Student report from AWL National Committee to AWL conference 29-30 April 2006. Referred by conference, without debate, to incoming National Committee.
It remains the case that, as recent AWL conference have noted, universities and colleges are by far the largest concentrations of young people in Britain. Since youth recruitment is vital for revolutionaries, work in colleges and in the student movement is therefore a priority.
Since the early 1980s the AWL and its predecessor organisations have born this out in practice by exercising significant influence in and recruiting significant numbers of people from the British student movement.
It is also the case that, on most campuses today, left-wing activity such as public meetings organised even half-way consistently and competently will attract people. There are no longer usually ready-made forums such as large left-wing Labour Clubs to operate in, but there are still a lot of students who want to take part in left-wing activity at one level or another and whom we can make contact with - IF we are properly organised. Recent recruitment provides evidence of how public routines such as paper sales can make a real difference.
Since at the latest 2002 NUS and the student movement generally has flagged, and so has our intervention in it, resulting in not only lesser influence but a smaller Student Fraction.
We have begun to turn that round. The balance sheet for the last year is broadly positive, though there remains a long way to go if student work is to play its role in ensuring a healthy future for our tendency.
i) We have been involved in establishing a new broad NUS group, Education Not for Sale. Events at the 2005 NUS conference allowed us to rally small numbers of activists around the perspective of a new student left organisation; following a successful conference in September 2005, this project has gathered larger number of people around it and gained some life, although it still requires extensive development both in terms of its campaigns and in terms of establish a large selfperpetuating core of activists.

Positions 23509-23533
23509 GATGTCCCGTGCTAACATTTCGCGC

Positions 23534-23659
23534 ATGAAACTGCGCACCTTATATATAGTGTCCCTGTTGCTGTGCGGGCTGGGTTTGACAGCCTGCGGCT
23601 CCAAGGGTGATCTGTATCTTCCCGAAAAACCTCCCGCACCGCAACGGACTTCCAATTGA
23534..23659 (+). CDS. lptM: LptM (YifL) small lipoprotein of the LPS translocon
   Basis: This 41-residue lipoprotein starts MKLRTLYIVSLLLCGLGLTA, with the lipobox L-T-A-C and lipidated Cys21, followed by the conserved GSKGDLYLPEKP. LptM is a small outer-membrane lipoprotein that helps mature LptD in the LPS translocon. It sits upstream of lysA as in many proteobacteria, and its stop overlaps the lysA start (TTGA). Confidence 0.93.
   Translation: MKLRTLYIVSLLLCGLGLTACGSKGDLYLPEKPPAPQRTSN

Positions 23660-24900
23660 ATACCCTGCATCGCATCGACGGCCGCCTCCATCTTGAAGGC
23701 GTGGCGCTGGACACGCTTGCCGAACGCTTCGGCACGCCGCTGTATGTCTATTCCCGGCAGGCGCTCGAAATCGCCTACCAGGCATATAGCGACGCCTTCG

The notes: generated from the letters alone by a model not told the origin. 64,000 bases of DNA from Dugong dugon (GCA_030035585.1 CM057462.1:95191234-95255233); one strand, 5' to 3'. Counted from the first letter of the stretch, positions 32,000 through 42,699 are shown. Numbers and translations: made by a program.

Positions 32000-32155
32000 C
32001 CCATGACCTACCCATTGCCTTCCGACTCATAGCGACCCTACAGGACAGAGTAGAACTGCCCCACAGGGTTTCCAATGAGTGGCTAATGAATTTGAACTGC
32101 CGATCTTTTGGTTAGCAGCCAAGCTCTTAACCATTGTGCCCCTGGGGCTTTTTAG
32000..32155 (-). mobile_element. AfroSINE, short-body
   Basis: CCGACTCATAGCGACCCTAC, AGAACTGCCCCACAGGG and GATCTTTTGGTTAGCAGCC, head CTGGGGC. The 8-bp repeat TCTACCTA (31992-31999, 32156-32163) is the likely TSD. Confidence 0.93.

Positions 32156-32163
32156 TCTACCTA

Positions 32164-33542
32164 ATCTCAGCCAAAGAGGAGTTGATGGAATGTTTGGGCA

ii) As a result of our participation in ENS our intervention in NUS has been significantly stronger, allowing us to win back some of the ground lost to Socialist Action/Student Broad Left between 2002 and 2005. Our comrades’ intervention in NUS Women’s Campaign deserves particular mention here. At the same time, it has not been enough to noticeably slow the continual collapse of NUS and most student unions political and activist culture. Like many student unions, NUS is moving fast towards a ‘business model’ of increasing powerful full-time managers, less campaigning and more emphasis on commercial services.
iii) We have taken part in the establishment of a Students Against Sweatshops project which is semi-autonomous from No Sweat with strong possibilities for the development of a campaign organising many of the very large numbers of young people in Britain who want to fight sweatshop labour. The antisweatshop week of action held in February had many problems, but was broadly-speaking a success. Developing work in People & Planet has been slow, though there is now some possibility of getting the organisation as a whole to take up antisweatshop/ workers’ rights campaigning. Significant P&P activists appear to be moving left, more as a result of the G8 protests etc than our influence.
iv) Through these various interventions we have expanded our periphery and recruited a small number of very valuable young activists (both students and non-students) and gained a small number of valuable sympathisers.
However, we have also lost a (smaller) number of useful comrades for a variety of reasons in the last six months. We need to both organise a push on increasing the AWL profile on campuses where we have people (paper sales, meetings etc) and one on educating our members, sympathisers and periphery. We have also experienced other problems within the fraction; we have not had a proper fraction meeting since October 2005 and the fraction has not used the series of AWL day-schools to their full potential in terms of educating ourselves and our contacts about our politics.
Our priorities for the next year should be: i) To continue to help to develop Education Not for Sale, arguing for the creation of a full-blown membership campaign which becomes decisively the dominant force on the NUS left and has links with activists on most university campuses.
ii) To maintain and attempt to expand our presence in NUS and train comrades to take a leadership role in their student unions as well as in grassroots activity.
iii) To devote more resources to helping to develop SAS as an activist network which organises serious campaigns on and beyond campus in the manner of the US United Students Against Sweatshops. The student fraction should discuss about how work in P&P can be progressed more rapidly and effectively.
iv) To organise a major drive to recruit from our contacts, expand and strengthen politically our close periphery and educate our comrades and sympathisers. To increase the profile of AWL on campuses where we have people through establishing stronger routines of paper sales, public meetings etc. The experience of comrades in places such as York show that even basic "profile-raising" activity such as regular paper sales gets results. Branches should be prepared to help student comrades organise such activity on their campuses.
v) To put more effort into building and maintaining fractional discipline, primarily by organising and holding quarterly AWL student fraction meetings. We will also make more effort to ensure that student comrades and contacts attend AWL day-schools and educationals.